POCOMOKE RIVER: 140-170 miles -- Poor weather early this week put a screeching halt to the fishing. I imagine you could find a bass now and then downstream of Snow Hill.
NANTICOKE RIVER: 120 miles – Forget the bass. The fishing has been awful in the upper river parts, but again this week, rockfish and some sea trout are found in and near the mouth.
LAKE ANNA: 82 miles – Not many decent bass reports are coming out of Anna now and one wag suggested that it's caused by too many anglers also being hunters. "They're sitting up in their deer stands right now," he said. Either way, Lee Martin, of Warrenton, Va., caught a 6-pound, 15-ounce largemouth on a Shad Rap lure during a VA-outdoors weekend series tournament here. He and His father, Larry, won the contest on a nasty, cold day. By the way, crappies and catfish are biting if you can find time to get out of your tree stand.
RAPPAHANNOCK RIVER: 47-100 miles – Virginia Department of Game & Inland Fisheries biologist John Odenkirk said the upper river is still a bit high, but the smallmouth bass are taking various lures, including crankbaits in the mid-river rocks above Fredericksburg, while a surprising number of beautiful smallmouth bass -- along with largemouths -- are hooked below the historic town. A recent small-club tournament that came out of Hicks Landing showed the winning stringer consisting mostly of smallmouth bass in the 3- to 4-pound range.
LAKE BRITTLE: 59 miles – Go after crappies if the bass won't cooperate. Live minnows, as well as small 1/16, even 1/32-ounce jigs, darts and grubs do the job. Catfish are always possible and they like bottom-fished worms, minnows, clam snouts or cut pieces of fish.
LAKE ORANGE: 75 miles – The concession has been shut down until spring 2012. Crappie catches will be good this weekend and live minnows probably will outperform small grubs and jigs. Catfish are taken on clam snouts. The bass fishing has been a bit slow, but will perk up when the largemouths adjust to cooler water temperatures.
LAKE GASTON: 179 miles – Our lakeside reporter, Marty Magone, says the bass fishing has been poor for some reason, but a few good largemouths are caught on crankbaits and Carolina-rigged plastic worms. The crappie bite is improving in up to 8 feet of water at bridge abutments, rip-rap dropoffs and brush (if you can find any). Clam snouts and liver baits are always good for catfish.
KERR RESERVOIR: 200 miles -- Bobcat's Lake Country Store (434-374-8381) can provide a water condition report. Crankbaits, lipless rattle baits and slow-rolled spinnerbaits are drawing strikes from bass. The water is still high, but in good enough shape for fishing, with water temperatures staying around 60 degrees. The Clarksville area of the lake has been turning up blue catfish, but a lot of people come down here for the crappies. All you need do is drop a minnow or white hair jig under a slip-bobber and you'll catch dinner.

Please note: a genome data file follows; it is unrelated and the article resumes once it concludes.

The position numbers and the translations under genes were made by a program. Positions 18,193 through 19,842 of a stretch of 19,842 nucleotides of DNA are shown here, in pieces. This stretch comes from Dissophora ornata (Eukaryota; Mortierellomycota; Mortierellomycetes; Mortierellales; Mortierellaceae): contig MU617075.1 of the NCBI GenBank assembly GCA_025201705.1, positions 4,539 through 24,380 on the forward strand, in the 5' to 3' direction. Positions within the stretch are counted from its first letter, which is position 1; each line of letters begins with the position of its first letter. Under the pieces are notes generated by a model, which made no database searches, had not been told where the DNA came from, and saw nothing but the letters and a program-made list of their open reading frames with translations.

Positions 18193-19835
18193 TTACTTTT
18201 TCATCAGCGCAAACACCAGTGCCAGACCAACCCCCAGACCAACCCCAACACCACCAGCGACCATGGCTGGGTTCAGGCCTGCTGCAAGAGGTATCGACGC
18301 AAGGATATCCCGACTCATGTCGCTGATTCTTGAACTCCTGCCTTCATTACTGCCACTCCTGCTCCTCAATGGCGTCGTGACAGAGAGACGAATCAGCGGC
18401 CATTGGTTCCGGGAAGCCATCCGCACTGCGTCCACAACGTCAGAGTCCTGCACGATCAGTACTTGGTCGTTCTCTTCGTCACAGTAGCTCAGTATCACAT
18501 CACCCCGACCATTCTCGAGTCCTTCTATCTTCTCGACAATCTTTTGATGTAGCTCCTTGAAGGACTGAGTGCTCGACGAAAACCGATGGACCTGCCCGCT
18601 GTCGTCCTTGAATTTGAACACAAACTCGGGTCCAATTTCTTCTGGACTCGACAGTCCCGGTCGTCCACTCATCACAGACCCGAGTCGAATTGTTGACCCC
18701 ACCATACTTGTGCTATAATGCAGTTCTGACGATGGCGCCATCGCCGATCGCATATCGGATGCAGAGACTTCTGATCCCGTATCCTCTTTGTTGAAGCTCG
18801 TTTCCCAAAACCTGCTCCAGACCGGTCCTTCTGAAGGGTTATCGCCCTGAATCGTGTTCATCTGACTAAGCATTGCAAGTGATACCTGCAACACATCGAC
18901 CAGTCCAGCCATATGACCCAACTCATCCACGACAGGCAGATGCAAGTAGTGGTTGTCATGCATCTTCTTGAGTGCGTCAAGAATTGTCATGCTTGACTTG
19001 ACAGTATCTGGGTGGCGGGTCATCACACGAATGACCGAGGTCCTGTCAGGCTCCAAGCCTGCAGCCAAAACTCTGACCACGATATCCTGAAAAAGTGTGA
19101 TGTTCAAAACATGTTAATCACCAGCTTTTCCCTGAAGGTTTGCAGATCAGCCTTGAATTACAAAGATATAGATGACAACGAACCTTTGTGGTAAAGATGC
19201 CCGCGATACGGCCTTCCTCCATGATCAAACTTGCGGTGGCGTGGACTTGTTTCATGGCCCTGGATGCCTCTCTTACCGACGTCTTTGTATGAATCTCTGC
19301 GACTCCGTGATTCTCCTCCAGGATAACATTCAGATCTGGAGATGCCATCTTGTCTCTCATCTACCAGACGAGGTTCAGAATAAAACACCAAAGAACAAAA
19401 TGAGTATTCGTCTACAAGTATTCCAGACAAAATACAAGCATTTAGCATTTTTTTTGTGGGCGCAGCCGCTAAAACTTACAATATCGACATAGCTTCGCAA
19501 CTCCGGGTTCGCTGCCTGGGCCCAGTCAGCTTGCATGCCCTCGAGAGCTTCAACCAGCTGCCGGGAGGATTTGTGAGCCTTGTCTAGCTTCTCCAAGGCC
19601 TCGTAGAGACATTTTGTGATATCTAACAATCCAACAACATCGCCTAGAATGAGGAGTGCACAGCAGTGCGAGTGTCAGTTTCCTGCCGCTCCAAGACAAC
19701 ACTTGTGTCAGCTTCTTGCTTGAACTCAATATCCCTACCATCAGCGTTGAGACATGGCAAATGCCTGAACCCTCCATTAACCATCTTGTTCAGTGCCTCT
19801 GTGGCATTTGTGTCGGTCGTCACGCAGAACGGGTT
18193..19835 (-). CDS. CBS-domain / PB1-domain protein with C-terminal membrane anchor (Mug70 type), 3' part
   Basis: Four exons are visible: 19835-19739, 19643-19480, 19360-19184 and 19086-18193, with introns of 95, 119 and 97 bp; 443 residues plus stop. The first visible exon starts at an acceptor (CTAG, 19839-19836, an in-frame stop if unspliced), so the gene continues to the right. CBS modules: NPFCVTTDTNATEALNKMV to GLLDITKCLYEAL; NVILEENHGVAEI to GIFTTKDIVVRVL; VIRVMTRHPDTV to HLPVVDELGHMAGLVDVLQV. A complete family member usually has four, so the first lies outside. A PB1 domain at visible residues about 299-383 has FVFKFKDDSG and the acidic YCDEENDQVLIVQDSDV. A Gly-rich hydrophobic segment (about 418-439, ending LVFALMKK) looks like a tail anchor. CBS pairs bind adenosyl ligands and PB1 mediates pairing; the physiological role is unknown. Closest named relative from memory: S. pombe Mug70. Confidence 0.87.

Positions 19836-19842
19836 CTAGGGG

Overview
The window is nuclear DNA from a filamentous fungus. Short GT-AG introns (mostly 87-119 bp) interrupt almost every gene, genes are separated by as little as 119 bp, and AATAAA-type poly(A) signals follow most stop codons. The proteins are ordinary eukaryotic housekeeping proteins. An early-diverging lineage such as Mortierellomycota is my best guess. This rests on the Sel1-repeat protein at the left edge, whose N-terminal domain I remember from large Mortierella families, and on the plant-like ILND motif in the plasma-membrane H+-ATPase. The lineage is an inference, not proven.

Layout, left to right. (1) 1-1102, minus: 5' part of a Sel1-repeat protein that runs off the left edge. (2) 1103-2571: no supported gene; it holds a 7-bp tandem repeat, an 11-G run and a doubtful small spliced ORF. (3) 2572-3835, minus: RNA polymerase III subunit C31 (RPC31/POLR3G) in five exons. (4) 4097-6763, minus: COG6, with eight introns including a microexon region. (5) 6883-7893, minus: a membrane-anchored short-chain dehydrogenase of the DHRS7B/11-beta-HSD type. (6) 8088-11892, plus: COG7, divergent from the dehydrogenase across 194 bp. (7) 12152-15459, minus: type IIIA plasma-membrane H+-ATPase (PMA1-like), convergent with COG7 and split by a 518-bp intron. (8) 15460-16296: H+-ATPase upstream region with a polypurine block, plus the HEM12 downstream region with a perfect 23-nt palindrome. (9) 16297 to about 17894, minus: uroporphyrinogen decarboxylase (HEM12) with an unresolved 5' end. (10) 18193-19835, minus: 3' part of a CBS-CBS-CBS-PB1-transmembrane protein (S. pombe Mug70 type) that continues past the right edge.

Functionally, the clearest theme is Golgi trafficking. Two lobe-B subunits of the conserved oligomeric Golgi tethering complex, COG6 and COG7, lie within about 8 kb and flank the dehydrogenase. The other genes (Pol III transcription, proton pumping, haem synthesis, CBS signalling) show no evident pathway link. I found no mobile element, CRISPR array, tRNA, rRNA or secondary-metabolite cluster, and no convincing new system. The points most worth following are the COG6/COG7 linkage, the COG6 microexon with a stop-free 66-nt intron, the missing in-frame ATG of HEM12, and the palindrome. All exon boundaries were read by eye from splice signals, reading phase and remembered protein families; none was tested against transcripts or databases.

JAMES RIVER: 115 miles – (Tidal Richmond and downstream) There'll be some bass caught in the river's side pockets and feeder creeks, but the big attraction when it cools down is a character known as blue catfish. They grow big here and the Dutch Gap area appears to produce good bites most any day.
CHICKAHOMINY RIVER: 135 miles – River's Rest (804-829-2753) will provide the latest water conditions. The bass are biting. Use surface poppers and buzzbaits when the warms up and a cloud cover remains. Plastic stick worms, such as the Zero or Senko, are working well in shoreline cover, and the crappies like minnows or small darts and jigs under a bobber. If you like catfish, some big specimens are inhaling cut fish slabs.
SHENANDOAH RIVER: 60-85 miles – Dick Fox, of Front Royal, says, "The river is normal and very fishable, with a water temperature of 48 degrees. You'll' find a few decent-sized smallmouth bass on grubs, tubes, maybe a deep crankbait, but this week hasn't been easy."
SMITH MOUNTAIN LAKE: 210 miles – Look for the bass to hang out in deeper than normal water around docks, creek points and rock beds. Crankbaits and slowly-fished plastics can turn the trick. The striper catches weren't the best last week, but they'll turn on, especially if you slow-troll a Redfin or Sassy Shad lure.
UPPER JAMES RIVER (at Scottsville): 130 miles -- Look for smallmouth bass in mid-river rockbeds and stone ledges. A weighted tube, grub or short plastic worm can draw strikes, but I also like to use a 1/4-ounce crawfish color, long-lipped crankbait.
MARYLAND: 165 miles to Ocean City -- Sue Foster, of the Oyster Bay Tackle Shop (410-524-3433) in Ocean City, agrees when we say that the earlier parts of the week have been terrible as far as the sportfishing was concerned. "The wind blew, and then the wind blew some more, and then it rained." said Sue. said "Hopefully, we'll get some stripers moving [through] soon," she added and reminded all near-offshore fans that the sea bass fishing can resume now. It has been closed to fishermen.
VIRGINIA: 210 miles to Virginia Beach – As the wind slowly subsides, Julie Ball (drjball.com) says that the Triangle wrecks and general area is giving up large bluefish up to 17 pounds. Trollers and jig bouncers connect on the big "choppers." Sea bass season is now open and they're biting. Bluefin tunas might soon show up in the Triangle area. The Eastern Shore's barrier islands could give up some big red drum, ut it's hit and miss as these shallow water fighters are heading south. A few offshore boats have reported catches of snowy grouper, golden and blueline tilefish, as well as blackbellied rosefish. Fishing phenom, Dr. Ken Neill, said large red drum are being caught along the beaches and from the piers of North Carolina's Outer Banks.